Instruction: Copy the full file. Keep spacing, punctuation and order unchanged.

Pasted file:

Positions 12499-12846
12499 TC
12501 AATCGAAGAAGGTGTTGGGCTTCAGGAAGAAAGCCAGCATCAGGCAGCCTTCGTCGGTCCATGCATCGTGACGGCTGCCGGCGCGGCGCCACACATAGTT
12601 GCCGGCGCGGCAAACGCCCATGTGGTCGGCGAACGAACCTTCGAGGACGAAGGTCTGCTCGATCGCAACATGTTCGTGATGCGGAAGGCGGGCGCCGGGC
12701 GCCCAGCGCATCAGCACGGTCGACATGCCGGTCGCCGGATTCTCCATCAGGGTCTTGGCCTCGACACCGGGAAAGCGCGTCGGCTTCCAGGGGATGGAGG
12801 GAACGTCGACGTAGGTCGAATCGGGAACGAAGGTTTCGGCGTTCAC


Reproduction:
Positions 12499-12846
12499 TC
12501 AATCGAAGAAGGTGTTGGGCTTCAGGAAGAAAGCCAGCATCAGGCAGCCTTCGTCGGTCCATGCATCGTGACGGCTGCCGGCGCGGCGCCACACATAGTT
12601 GCCGGCGCGGCAAACGCCCATGTGGTCGGCGAACGAACCTTCGAGGACGAAGGTCTGCTCGATCGCAACATGTTCGTGATGCGGAAGGCGGGCGCCGGGC
12701 GCCCAGCGCATCAGCACGGTCGACATGCCGGTCGCCGGATTCTCCATCAGGGTCTTGGCCTCGACACCGGGAAAGCGCGTCGGCTTCCAGGGGATGGAGG
12801 GAACGTCGACGTAGGTCGAATCGGGAACGAAGGTTTCGGCGTTCAC